University City School District spokeswoman Pat Washington said Wednesday that after testing every drinking source in every district building, two water fountains at University City High School and one sink each at Brittany Woods Middle School, Flynn Park Elementary Barbara C. Jordan Elementary and the McNair Administration Center have been shut off because they tested higher for lead than the Environmental Protection Agency’s benchmark of 15 parts per billion.
“The only drinking fountains were I believe the two at the high school. And those were decommissioned immediately,” Washington said. “They are in sections of the high school that are not used very much. You know, it’s a big old building.”
University City is one of several area districts that began testing their water sources for lead after St. Louis Public Schools found elevated lead levels in 88 district water fountains and sinks.
The highest concentration of lead found in the University City district was a sink at the administrative building with 144 parts per billion. A water fountain at the high school clocked in at more than 90 parts per billion, and a sink at Barbara C. Jordan had almost 79 parts per billion.
Washington said fixtures and piping are being replaced as needed, and the water sources will be retested to make sure the lead levels have gone done before they are put back in use.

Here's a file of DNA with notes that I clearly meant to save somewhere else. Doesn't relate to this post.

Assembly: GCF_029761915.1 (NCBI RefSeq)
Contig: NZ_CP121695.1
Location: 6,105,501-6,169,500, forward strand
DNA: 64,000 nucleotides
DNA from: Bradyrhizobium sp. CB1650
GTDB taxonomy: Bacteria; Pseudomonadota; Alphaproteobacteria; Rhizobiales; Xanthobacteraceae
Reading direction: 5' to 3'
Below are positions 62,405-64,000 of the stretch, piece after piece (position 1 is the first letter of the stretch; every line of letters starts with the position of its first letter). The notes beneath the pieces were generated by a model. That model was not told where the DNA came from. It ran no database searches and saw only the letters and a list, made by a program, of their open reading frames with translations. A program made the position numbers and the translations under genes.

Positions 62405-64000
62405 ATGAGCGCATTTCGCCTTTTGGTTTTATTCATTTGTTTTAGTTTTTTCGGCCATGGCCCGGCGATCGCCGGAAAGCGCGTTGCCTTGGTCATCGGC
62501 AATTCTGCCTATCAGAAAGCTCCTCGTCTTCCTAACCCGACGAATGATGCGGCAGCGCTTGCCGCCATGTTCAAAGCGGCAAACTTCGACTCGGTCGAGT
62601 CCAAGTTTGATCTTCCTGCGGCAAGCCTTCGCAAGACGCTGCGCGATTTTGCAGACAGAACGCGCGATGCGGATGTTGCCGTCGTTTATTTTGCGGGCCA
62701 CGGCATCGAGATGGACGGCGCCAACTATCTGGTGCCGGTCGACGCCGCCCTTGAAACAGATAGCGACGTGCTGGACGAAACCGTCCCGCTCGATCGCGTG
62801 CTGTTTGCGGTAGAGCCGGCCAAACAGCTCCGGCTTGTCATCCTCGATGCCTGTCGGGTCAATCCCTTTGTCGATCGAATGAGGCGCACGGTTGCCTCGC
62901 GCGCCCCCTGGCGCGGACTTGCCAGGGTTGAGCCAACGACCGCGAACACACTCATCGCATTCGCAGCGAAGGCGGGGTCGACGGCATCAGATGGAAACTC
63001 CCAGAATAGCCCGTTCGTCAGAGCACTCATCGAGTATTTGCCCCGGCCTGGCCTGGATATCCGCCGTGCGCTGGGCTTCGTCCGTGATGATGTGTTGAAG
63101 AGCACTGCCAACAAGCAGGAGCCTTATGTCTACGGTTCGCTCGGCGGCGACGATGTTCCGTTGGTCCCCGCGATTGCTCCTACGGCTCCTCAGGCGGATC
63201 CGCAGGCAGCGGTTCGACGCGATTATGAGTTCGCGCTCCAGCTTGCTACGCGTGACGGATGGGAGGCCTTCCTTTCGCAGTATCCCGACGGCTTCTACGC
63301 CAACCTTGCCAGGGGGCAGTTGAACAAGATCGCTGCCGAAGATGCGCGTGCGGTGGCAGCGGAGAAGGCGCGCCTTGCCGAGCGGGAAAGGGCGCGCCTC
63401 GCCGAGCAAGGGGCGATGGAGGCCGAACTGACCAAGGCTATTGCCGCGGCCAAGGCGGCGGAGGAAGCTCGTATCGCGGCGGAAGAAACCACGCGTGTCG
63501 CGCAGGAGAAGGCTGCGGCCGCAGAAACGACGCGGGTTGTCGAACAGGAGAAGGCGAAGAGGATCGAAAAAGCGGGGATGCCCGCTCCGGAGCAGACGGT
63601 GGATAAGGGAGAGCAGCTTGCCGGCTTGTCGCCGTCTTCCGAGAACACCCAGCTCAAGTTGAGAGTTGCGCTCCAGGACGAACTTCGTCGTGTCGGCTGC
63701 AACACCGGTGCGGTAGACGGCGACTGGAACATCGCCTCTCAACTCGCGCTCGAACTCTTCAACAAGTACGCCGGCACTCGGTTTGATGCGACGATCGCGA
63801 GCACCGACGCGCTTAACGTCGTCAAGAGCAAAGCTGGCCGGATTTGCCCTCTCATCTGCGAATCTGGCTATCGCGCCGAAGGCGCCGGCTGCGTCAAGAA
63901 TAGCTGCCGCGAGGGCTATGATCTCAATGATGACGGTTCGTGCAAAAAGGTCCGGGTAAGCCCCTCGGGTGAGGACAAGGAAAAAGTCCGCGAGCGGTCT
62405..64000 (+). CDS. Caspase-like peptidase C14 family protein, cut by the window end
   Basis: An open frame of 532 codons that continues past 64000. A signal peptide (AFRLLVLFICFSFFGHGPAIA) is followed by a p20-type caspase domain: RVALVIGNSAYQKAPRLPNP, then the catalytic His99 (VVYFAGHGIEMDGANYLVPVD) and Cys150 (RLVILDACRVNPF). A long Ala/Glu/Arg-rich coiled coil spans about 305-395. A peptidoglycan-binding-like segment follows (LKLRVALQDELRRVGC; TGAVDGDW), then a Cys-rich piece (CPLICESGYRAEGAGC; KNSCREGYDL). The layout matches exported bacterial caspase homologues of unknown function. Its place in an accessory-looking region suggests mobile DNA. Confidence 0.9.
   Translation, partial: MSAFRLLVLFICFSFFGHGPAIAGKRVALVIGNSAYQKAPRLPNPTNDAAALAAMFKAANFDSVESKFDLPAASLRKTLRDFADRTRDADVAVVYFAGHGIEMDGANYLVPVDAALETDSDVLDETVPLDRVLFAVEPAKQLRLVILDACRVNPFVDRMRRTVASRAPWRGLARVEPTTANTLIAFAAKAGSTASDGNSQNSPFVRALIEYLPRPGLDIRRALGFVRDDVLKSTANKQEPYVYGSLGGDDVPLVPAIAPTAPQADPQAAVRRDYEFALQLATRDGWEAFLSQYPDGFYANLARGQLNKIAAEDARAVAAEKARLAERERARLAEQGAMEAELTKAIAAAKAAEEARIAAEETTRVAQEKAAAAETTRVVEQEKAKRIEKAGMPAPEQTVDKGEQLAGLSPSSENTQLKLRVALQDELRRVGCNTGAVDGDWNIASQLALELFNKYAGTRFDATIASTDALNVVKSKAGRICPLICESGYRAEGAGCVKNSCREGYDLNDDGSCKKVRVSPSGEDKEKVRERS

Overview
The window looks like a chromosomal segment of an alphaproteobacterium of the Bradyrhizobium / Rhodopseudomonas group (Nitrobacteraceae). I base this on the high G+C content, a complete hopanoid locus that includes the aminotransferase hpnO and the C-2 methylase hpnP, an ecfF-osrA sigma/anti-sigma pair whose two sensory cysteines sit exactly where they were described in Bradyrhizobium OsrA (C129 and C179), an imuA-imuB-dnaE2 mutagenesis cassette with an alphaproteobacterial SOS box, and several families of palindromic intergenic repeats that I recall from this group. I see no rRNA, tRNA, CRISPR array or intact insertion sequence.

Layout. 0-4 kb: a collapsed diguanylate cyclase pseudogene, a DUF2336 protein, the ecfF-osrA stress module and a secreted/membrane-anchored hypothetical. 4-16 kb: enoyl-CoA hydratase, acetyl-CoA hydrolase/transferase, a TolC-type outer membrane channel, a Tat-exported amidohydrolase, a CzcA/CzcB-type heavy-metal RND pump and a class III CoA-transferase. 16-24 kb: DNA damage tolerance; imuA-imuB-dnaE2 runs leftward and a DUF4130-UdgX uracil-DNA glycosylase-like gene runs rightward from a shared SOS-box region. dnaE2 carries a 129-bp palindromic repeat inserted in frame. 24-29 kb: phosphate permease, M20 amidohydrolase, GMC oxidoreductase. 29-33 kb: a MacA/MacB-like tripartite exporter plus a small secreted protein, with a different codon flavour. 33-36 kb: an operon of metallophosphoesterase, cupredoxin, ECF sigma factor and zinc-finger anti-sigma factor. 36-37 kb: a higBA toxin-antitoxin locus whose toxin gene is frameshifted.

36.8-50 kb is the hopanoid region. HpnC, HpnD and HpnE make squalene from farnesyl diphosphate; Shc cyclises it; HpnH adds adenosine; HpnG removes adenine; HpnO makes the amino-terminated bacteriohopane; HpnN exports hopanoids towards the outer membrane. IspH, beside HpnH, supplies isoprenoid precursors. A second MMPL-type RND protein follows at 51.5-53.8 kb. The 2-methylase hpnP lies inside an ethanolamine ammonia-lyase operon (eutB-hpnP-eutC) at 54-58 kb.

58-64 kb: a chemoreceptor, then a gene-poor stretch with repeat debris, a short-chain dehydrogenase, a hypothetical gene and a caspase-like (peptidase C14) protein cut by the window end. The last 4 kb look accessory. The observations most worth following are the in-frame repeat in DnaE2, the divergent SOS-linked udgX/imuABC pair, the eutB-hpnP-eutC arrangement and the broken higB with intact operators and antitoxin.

“In some buildings it might just be a fixture that we’re replacing. In some buildings it might be we have to replace a whole sink, meaning the faucet and the piping leading out to the street. But our strategy is better to replace more than we think we need to replace than skimp on that process,” Washington said.
“I think it’s important for everyone to know that there aren’t any state or federal guidelines requiring routine testing of water for school districts, but we are working with (school contractors PSI) to proactively identify what might be a best practice in terms of just regular maintenance and routine testing for our water samples,” Washington added.
A statement from the district said University City will test building with elevated lead levels every year and the other buildings will be tested every two years. Water sources that have been replaced or repaired will also undergo testing.
Babies, young children and pregnant women are at the most risk for lead exposure. Health consequences for elevated lead levels include reduced IQs, behavioral changes and altered brain development.
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